Fitness can be fun
Great communities make exercise a natural part of life
“It’s not unusual for some seniors to wonder if they are perhaps too old for exercise,” says Anna Louie, marketing director for PARC Retirement Living. “But we find that many of our residents take on new challenges and participate in programs they never thought they would.” In fact, the assumption that our later years are a time of rest and repose is flipped on its ear by many of today’s seniors
Let’s not forget Yul Kwon, running marathons and winning them. Recently, 100 year old Susan Hosang played in the KLM Open, part of the European Tour. In 2018, Canadian Robert Pitcairn became the oldest competitor to debut at the Commonwealth Games, in Australia, at the age of 79 years and nine months. And as Anna Louie will tell you, exercise is a key part of life in PARC Retirement Living’s communities. That’s also true in other retirement homes across the country.
“It’s impressive how many people come out to our exercise class every morning,” says Shelley Snoulten of Holland Gardens. “They work out for an hour, and I see them working hard. It gets very busy in there.” What you find in retirement homes is that activity is integrated into the life of the community. For many people, going to the gym is a schedule interruption that makes it inconvenient and easy to forego commitment to regular exercise. Not so for people who’ve found a way to make activity come to them.
“I would never have moved here if there wasn’t any exercise. I have to keep moving!” says Ida Fiesser at Delmanor Glen Abbey in Oakville, Ontario. When she moved to Delmanor six years ago, Ida was accustomed to daily activity. “That was one of the first things I asked: is there exercise every day?” She’s very happy with the exercise programs afforded by the community, rattling off a list of regular classes she never misses. “At 10 o’clock every day is tai chi,” she smiles. Ida’s also been able to continue a lifelong regimen of yoga. “On Friday, we have chair yoga,” she says. “I’ve done yoga for 40 years, I can’t give that up! Chair yoga is not as easy as it sounds!”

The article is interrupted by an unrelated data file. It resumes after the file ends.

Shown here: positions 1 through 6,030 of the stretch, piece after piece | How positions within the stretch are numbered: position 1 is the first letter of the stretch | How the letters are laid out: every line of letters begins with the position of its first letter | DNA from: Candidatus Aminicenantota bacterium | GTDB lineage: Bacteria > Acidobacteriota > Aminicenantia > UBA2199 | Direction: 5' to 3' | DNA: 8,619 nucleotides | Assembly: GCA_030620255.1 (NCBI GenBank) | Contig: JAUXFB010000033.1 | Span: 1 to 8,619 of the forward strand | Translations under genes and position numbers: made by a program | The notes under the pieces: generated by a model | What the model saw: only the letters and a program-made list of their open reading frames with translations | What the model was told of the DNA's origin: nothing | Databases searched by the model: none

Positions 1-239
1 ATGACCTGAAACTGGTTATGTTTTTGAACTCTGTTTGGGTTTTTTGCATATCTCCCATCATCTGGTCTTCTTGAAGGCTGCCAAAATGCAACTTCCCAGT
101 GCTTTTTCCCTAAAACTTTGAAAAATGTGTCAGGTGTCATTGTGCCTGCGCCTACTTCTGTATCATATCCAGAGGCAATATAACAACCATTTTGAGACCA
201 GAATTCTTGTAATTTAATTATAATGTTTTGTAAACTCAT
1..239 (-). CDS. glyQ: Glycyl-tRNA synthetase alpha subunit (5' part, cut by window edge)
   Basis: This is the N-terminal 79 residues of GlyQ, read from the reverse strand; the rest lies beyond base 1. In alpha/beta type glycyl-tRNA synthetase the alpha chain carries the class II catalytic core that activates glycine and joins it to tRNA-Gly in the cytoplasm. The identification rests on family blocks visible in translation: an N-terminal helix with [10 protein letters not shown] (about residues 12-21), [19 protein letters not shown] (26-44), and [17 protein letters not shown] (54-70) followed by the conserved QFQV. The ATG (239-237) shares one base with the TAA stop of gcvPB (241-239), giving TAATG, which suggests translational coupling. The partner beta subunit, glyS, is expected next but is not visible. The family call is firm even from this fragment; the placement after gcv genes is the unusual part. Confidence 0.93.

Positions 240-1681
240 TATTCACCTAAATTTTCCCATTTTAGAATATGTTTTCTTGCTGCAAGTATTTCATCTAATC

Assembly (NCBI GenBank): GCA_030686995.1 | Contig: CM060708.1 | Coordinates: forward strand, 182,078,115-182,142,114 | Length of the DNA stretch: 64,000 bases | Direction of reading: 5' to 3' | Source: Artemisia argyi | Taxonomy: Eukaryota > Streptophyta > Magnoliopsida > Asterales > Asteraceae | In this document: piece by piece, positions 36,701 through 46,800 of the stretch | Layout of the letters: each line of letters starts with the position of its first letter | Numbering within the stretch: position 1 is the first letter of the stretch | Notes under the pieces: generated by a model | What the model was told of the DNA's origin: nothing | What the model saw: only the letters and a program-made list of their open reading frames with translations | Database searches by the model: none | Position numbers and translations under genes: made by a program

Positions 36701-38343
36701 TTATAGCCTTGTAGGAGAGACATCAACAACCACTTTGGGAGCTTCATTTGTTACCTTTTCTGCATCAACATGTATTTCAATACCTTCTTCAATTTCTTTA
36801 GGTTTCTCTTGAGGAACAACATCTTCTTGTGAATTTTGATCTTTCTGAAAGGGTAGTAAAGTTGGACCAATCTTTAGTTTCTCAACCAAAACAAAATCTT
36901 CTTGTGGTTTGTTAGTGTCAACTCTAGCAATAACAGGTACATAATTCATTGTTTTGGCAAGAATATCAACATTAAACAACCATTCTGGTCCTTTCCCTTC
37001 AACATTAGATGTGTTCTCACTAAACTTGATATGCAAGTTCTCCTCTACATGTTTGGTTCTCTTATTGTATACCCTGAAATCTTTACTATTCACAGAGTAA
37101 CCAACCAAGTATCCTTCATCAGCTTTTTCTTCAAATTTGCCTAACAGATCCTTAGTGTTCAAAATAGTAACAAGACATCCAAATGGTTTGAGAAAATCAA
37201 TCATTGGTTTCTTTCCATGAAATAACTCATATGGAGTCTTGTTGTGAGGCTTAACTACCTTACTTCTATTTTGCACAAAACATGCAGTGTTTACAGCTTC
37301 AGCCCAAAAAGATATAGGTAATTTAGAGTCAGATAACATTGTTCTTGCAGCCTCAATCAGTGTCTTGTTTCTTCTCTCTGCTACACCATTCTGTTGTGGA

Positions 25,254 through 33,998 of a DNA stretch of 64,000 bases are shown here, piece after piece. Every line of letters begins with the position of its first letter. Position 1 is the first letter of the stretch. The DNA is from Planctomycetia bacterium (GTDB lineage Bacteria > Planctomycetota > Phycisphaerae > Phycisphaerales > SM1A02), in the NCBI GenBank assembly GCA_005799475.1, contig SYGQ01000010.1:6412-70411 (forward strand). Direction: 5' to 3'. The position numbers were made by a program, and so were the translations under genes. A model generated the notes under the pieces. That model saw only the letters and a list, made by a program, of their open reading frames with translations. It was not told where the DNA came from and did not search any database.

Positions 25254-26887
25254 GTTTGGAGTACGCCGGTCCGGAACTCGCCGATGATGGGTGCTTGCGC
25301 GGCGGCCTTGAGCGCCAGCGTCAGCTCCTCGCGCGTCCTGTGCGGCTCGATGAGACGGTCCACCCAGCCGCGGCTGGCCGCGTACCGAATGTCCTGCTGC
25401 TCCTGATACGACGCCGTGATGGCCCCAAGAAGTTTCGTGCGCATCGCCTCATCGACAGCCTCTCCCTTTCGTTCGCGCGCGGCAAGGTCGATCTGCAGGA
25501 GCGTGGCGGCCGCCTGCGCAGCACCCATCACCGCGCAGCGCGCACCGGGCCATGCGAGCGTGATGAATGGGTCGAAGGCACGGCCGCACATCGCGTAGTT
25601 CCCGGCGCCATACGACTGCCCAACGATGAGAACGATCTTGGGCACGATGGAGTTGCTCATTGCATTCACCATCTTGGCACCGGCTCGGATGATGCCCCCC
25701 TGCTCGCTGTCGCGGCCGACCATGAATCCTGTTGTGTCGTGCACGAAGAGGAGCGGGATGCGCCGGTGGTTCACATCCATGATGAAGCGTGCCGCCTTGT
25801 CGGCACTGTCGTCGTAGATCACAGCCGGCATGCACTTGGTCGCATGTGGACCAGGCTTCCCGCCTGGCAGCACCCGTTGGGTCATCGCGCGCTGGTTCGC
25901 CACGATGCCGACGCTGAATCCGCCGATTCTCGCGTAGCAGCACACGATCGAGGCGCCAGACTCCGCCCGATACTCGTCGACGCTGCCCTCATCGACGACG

I would never have moved here if there wasn’t any exercise. I have to keep moving! On Friday, we have chair yoga. I’ve done yoga for 40 years. I can’t give that up! Chair yoga is not as easy as it sounds!
You’ll get the same feeling of joy in activity from Gerda, a 99-year-old senior at Summerhill PARC. “I stopped playing tennis at 93,” she says. But daily activity remained a habit, even after she had to give up her favourite sport. She participates daily in Summerhill PARC’s LivingBalance program. “I go to exercise every day. I don’t get any exercise walking,” says the near-centenarian, “so I exercise in other ways on a regular basis.” Incredibly, this includes ballroom dancing and fitness classes like Zumba Gold. Rather than letting herself be forced to reckon with aging, she’s remained “a force to be reckoned with,” as PARC’s website says.
For Gerda, the ease of access to fitness wasn’t possible without Summerhill PARC, but it’s not just that fitness facilities are impossible to avoid at a community like hers. Programs in communities also remind people of health awareness. At Tapestry at Wesbrook Village, Peter Harrison found this past February that the community’s Fit Feb event was the motivation he needed. He joined in and was given an “accountabilibuddy” that sparked competition among peers. Peer pressure can be fun when you’re getting healthy together.
As Shelley Snoulten says at Holland Gardens, “There’s definitely a social aspect to it.” When you’re in a community with people who love living together, as seen in retirement communities across the country, healthy activity feels beckoning rather than an obligation. It becomes fun again, and in many communities, exercise is an important aspect of communal and individual happiness.
More from the 2019 Comfort Life Retirement Guide:
Eat what you like with people you love